Macpherson said he has enjoyed the experience. “I consider it to be an honor to ring the bell in support of all those who have worked so hard to fight the pandemic,” he said.

There have been some malfunctions with the bell. A rope-wire connection broke and volunteer John Peterson fixed it. But it broke again about a month ago so Peterson is designing a better pulley system for the bell cradle. In the meantime, Beemer and Macpherson are ringing a smaller bell.

Beemer said the one-year mark seems like a good time to stop. “Although we are still within the pandemic, we feel that we have tolled and toiled through the depth of discontent … and hopefully offered some cheer to the world around Winslow,” he said.

More in Life

Jean and family members. Courtesy photos
Woman in BI turns 105

Though hard to verify, Jean Wohlsen has to be one of the… Continue reading

Check out BI library as it reopens to limited capacity

Patrons can only stay for up to 45 minutes

Students at Sakai Intermediate School recently participated in their annual tradition of releasing salmon into the stream behind the school. They did it every day of the week and by that Friday they had released about 3,000 fry. The students learned about salmon and the part they play in the local ecosystem.
<em>Courtesy photo</em>
Fishy tradition

Students at Sakai Intermediate School recently participated in their annual tradition of… Continue reading

Bainbridge Island survivors of Japanese internment camps during World War II gather at the new dock at the exclusion memorial. Steve Powell/Bainbridge Island Review photos
Treatment of BI Japanese Americans compared with today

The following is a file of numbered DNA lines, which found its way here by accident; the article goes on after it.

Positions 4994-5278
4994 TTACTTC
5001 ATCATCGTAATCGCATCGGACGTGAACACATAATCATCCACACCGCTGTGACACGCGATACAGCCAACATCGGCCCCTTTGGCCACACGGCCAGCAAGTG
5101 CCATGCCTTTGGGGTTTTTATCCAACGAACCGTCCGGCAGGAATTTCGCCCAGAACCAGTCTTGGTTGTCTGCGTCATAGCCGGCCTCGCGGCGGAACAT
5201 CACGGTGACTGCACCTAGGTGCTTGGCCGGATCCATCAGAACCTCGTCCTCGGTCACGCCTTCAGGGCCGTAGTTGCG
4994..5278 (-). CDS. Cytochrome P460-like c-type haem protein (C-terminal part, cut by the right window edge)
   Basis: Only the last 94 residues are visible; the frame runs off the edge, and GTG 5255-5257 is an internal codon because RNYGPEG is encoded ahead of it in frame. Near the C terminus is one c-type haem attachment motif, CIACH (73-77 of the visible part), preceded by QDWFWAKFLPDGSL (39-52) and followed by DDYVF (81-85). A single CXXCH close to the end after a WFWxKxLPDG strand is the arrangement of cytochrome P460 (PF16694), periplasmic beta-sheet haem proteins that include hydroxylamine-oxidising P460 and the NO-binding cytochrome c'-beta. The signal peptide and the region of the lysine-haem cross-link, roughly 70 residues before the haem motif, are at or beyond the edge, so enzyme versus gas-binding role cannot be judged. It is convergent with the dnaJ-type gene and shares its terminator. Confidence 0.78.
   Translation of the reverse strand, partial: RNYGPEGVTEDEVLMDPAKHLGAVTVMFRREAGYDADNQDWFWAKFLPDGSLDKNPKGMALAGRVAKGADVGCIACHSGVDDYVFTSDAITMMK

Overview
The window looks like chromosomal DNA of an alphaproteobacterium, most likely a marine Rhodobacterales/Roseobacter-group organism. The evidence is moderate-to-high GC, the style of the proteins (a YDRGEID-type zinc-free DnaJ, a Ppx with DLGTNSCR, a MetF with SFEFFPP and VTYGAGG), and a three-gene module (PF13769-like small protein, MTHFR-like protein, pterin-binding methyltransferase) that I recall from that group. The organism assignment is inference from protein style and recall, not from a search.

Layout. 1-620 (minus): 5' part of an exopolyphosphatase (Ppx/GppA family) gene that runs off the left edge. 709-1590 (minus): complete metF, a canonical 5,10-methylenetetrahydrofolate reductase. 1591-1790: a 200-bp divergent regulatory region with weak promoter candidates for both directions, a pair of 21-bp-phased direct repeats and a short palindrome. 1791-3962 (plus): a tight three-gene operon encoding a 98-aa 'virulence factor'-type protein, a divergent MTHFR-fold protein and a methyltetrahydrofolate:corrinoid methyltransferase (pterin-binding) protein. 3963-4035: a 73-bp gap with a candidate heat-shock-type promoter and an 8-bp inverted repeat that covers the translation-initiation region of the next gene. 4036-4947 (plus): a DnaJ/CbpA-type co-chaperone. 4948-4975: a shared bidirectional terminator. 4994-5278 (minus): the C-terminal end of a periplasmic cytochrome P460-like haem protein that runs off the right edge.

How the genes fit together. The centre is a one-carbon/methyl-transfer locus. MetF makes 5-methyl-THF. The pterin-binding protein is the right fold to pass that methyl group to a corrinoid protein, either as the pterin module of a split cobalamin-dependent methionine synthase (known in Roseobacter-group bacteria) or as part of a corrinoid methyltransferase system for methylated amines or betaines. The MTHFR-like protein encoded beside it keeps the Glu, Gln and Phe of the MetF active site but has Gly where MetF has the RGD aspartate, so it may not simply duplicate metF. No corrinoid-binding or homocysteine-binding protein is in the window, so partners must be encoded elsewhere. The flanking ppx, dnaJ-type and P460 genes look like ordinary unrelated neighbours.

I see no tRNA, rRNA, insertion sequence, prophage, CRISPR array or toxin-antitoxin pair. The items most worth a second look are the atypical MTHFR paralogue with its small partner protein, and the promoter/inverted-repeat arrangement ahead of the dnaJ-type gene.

Anti-Asian sentiment similar to fear during WW2

The Bainbridge Island Farmer’s Market returns to Winslow Town Square April 3. The hours this year are 10 a.m. to 2 p.m.
Farmer’s market

The Bainbridge Island Farmer’s Market returns to Winslow Town Square April 3.… Continue reading

Bainbridge Island novelist Kristin Hannah has written 24 books since the early '90s. Courtesy of Kevin Lynch
BI author’s recent novels become shows, movies

Kristin Hannah wrote Firefly Lane, which premiered this year on Netflix

BHS grad publishes guide on weddings amid COVID

Jensen grew up on Bainbridge and graduated high school in 1999

Ex-BI man on Biden economic team

President Joe Biden announced March 11 his intent to nominate Ben Harris,… Continue reading

‘20 BHS grad works on Americorps projects

Madisen Medina, a 2020 graduate of Bainbridge High School, is serving with… Continue reading

A frustrated mom helps kids at computer with online learning. Getty Images stock photo
Even on BI, moms struggle during COVID

Moms always have a hard job, but COVID-19 has made it tougher.… Continue reading

David Beemer, left, and Jim Macpherson have been ringing a smaller bell recently as the bigger one was broken. Courtesy photo
Bell about to quit ringing in your ears

Health care workers honored the past year for COVID